The last years of her life (1902–1945) were devoted in the main to the two training schools she founded, Epworth 1902–1910 and Chicago Evangelistic Institute 1910–1945. It was in the leadership of these schools that her character, courage and convictions were tested and proven true. Basic to the victories of those years was her unflinching commitment to the Word of God, the doctrine of holiness, and effective evangelism.

 

She never wavered from these commitments, and that courageous stand became a respected voice in the crusade against a liberalism which labored so diligently (and in many cases successfully) to destroy the authority of the Bible, discredit the doctrine of holiness and diminish the place of evangelism in the life of the church. Wrote Dr. D. Willia Caffray: “Few women have possessed such moral courage, such range of and clearness of vision, and such unswerving loyalty to the truth.”

 

There is no way to calculate the impact of that kind of stand. One friend put it this way: “She minded God, else the world would be more sinful than it is.” It is valid to believe that many of her contemporaries of every rank and station were emboldened by her brave stand and encouraged to resist the depredations of liberalism where they lived and served.

 

Further, the results of such a life, described by Miss Bowie as “an ever-flowing river,” must be considered. Again there are no objective tests of measurement but a suggestion of that influence comes from a former student who said, “She was one who inspired courage.” As Bishop Leslie Marston said, “. . . in the field of training youth for a holiness ministry there have been few her equal. She has placed such a clear imprint on the long line of youth through whose lives she, though dead, yet speaketh to future generations. Truly, the fragrance of the ointment of her poured-out life has gone to the ends of the earth.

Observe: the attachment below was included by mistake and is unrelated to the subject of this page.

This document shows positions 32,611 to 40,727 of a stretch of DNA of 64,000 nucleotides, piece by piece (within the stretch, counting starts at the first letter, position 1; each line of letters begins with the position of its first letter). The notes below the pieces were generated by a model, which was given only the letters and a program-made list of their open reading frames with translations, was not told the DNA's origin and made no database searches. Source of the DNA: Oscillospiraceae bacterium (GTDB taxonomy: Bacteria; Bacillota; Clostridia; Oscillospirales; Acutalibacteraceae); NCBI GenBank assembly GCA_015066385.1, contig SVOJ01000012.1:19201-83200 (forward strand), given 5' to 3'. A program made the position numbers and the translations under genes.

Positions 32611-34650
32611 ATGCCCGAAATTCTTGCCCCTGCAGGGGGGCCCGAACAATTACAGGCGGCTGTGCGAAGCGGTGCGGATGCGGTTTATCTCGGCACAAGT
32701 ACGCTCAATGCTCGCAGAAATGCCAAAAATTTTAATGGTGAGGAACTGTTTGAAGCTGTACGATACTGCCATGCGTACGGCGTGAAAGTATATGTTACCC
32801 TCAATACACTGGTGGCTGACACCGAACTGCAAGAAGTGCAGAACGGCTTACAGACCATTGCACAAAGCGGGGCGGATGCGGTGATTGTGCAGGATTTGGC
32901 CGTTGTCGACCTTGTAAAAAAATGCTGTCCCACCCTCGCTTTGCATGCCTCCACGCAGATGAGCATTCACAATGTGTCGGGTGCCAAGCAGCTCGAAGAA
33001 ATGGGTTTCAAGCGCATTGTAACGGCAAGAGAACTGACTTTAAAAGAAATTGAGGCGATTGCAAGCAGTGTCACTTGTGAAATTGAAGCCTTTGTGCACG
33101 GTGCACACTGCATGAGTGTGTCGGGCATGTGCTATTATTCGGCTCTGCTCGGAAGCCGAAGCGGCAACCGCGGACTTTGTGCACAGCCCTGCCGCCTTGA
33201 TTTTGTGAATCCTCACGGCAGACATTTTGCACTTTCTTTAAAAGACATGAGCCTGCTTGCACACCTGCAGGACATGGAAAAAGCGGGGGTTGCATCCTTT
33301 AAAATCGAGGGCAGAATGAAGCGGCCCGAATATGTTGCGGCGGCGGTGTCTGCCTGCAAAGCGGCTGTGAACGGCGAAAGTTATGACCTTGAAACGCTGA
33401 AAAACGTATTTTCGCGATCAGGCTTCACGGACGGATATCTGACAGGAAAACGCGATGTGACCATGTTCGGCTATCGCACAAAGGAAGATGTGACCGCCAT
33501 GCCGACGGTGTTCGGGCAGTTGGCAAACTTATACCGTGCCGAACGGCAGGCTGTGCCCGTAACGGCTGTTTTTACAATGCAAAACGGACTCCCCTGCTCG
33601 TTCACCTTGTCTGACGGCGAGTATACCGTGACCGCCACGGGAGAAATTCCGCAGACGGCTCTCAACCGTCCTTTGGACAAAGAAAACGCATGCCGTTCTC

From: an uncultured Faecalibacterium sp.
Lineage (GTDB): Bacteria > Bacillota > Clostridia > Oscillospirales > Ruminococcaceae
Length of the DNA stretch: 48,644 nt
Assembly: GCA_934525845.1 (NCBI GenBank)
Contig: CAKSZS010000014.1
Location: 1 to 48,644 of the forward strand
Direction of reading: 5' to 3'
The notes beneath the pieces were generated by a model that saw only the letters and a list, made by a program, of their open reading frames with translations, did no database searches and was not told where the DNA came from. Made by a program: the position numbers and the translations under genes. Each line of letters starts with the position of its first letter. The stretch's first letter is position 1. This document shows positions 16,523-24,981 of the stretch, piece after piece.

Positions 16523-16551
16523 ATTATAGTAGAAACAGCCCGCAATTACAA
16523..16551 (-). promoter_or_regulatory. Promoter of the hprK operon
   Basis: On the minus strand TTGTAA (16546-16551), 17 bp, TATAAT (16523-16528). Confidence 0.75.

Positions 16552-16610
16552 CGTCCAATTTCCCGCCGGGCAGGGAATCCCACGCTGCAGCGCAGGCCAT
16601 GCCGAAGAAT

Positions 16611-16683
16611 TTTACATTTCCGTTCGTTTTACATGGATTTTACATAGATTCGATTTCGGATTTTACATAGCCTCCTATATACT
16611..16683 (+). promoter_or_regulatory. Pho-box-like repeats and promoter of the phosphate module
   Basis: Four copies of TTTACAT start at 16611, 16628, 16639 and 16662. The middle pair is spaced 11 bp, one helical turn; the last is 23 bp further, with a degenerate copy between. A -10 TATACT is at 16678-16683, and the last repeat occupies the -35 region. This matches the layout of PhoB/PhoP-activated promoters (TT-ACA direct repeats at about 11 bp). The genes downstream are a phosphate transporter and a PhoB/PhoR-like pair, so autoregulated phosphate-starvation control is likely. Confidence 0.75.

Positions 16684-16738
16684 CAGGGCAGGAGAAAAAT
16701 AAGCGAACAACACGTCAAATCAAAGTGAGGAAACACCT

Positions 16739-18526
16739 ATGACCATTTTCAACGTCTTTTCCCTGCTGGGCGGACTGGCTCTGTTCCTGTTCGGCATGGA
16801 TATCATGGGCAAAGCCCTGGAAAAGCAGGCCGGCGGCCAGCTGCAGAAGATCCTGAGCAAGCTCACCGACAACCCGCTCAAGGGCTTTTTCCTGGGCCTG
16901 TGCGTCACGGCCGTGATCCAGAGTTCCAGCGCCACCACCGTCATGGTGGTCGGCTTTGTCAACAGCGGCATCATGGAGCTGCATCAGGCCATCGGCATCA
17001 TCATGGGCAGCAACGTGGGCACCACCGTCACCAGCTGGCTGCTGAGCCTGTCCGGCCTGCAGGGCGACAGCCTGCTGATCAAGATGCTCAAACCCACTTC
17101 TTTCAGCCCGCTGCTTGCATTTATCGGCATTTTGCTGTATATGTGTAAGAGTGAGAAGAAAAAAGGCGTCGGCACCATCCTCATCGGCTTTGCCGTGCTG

And so they left her classrooms to give life and leadership to the holiness movement all over the world. Some pioneered enduring ministries such as the Kentucky Mountain Holiness Association and Bethany Children’s Home. Others staffed the mission fields of WGM, OMS International and numerous denominational missionary boards. Among her graduates are presidents of colleges and a missionary society, teachers in our schools and professors in our colleges. Many appear on the preaching schedules of holiness camps all over America, and some have received citations for special achievements.

 

That torch, then, of fidelity to the Word, the doctrine of holiness and effective evangelism still burns. It illumines the path the holiness movement must ever follow. And as we do, we pay due homage to those who have gone before, including Dr. Iva Durham Vennard described by Dr. George G. Vallentyne as “an ‘elect lady’ as dear old John would say.”

 

Dr. Merne Harris is a 1946 graduate of Chicago Evangelistic Institute (now Vennard College). He spent thirty-nine years in ministry at the school Dr. Vennard founded; nineteen years as its fifth president. Dr. Harris and his wife, Sue, are now retired but devote several months each year to ministry as International Pastors to World Gospel Mission missionaries.

 

Harris, M. A. (Fall, 1999). An Elect Lady: Some Reflections Upon the Life and Ministry of Iva Durham Vennard. Holiness Digest.